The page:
Updated: Sep 19, 2019
To really understand hormone health, it helps to have at least a basic idea of how the endocrine system works together to produce the hormones you need for health and wellbeing. And that’s what we’re going to look at briefly today!
So, what is the endocrine system?
In a nutshell, it includes various glands located throughout the body, which are responsible for producing hormones and helping them to get to organs.
The pituitary gland is one of the most important glands within the endocrine system. It effectively acts as the “master gland” that makes sure that other glands receive information from the brain. It’s also directly responsible for producing some key hormones, including growth hormones. Production of follicle stimulating hormone (FSH), thyroid stimulating hormone and luteinizing hormone are also linked to the pituitary gland.
As well as the pituitary gland, the endocrine system also includes the hypothalamus, thyroid gland, parathyroid glands, adrenal glands, pineal gland, thymus gland, pancreas and reproductive organs.
Here’s how they all work:
The hypothalamus acts a control center between the endocrine system and the nervous system. It tells the pituitary gland whether to produce hormones in the first place.
The thyroid gland produces thyroid hormones. If it doesn’t produce enough, it can lead to hypothyroidism. This condition affects metabolism and slows down a lot of the processes in the body. If the thyroid gland produces too much thyroid hormone, you can develop hyperthyroidism. This has the opposite effect and speeds up many of the body’s processes.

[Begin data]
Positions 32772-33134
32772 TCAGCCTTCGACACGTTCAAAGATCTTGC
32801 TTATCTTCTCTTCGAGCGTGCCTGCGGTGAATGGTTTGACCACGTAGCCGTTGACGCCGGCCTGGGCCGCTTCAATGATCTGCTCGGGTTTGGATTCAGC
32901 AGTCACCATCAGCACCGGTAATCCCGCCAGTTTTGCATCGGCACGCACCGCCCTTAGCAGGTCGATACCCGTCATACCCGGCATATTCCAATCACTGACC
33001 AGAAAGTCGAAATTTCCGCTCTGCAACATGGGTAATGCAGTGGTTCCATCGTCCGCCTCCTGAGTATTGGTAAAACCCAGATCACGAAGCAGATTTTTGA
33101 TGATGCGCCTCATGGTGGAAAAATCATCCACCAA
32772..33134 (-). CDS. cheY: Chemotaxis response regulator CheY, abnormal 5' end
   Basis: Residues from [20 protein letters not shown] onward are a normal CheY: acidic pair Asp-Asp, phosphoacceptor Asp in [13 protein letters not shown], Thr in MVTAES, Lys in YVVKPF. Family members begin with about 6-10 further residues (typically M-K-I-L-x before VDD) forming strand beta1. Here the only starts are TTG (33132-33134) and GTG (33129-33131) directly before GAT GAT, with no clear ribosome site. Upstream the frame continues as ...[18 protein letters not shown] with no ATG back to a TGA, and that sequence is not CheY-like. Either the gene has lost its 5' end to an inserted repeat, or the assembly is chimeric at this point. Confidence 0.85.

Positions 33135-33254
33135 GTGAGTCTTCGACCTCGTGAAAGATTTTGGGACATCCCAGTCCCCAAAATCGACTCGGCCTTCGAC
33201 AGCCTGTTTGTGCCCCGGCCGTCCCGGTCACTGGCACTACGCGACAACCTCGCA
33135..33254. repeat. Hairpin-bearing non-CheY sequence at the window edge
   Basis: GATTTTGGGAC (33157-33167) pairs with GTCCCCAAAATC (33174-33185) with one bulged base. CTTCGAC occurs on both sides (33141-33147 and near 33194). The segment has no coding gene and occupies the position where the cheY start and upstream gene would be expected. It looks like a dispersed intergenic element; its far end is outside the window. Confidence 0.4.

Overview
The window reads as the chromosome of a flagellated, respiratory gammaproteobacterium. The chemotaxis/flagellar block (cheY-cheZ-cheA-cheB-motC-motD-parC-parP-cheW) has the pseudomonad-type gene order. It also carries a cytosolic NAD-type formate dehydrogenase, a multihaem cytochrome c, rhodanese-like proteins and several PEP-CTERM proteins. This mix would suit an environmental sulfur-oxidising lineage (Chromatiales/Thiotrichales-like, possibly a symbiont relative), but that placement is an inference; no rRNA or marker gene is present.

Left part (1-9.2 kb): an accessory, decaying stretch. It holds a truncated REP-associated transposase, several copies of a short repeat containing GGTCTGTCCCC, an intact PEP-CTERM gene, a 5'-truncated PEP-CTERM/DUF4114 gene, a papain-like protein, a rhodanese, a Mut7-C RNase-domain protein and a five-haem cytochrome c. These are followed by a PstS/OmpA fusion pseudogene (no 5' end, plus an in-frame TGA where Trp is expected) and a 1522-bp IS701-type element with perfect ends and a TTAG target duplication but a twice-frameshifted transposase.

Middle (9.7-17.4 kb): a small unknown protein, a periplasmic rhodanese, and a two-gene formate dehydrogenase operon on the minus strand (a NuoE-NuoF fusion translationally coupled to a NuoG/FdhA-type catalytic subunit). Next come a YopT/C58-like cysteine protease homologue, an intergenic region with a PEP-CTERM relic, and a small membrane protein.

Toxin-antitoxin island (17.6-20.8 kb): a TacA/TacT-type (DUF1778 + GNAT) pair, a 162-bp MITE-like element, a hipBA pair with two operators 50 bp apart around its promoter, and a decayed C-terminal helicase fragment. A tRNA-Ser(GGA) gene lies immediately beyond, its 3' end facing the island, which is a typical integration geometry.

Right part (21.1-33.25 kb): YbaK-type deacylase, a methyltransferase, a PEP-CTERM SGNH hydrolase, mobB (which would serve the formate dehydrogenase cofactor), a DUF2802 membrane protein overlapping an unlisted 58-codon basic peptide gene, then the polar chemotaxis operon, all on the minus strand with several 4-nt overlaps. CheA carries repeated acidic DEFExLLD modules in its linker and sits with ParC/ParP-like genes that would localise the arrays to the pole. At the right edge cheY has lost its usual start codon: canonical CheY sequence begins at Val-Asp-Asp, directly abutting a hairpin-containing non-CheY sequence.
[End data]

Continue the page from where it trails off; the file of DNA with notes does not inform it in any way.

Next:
The parathyroid gland is a collection of four small glands that are located behind the thyroid gland. Despite their close proximity to the thyroid gland, they’re super important for bone health and have a big role to play in regulating calcium levels.
The fight or flight response
The adrenal glands are involved in the “fight or flight” response and produce adrenaline and cortisol. These glands are designed to protect you from stress and if your adrenal function isn’t at the optimum level, it can have an effect on how your body responds to stress and the lead to physical and emotional changes.
The pineal gland produces melatonin, also known as the “sleep hormone”.
The thymus gland produces white blood cells and is crucial for helping children to develop a stronger immune system. It starts to get smaller after you’ve reached puberty.
The pancreas is part of the endocrine system but it’s also part of the digestive system too. From a hormone perspective, it produces insulin to regulate blood sugar levels. For people with diabetes, the pancreas either doesn’t make enough insulin (type 2 diabetes) or doesn’t make any at all (type 1 diabetes).
As you can see, different parts of the endocrine system are super important for keeping your body functioning as it should.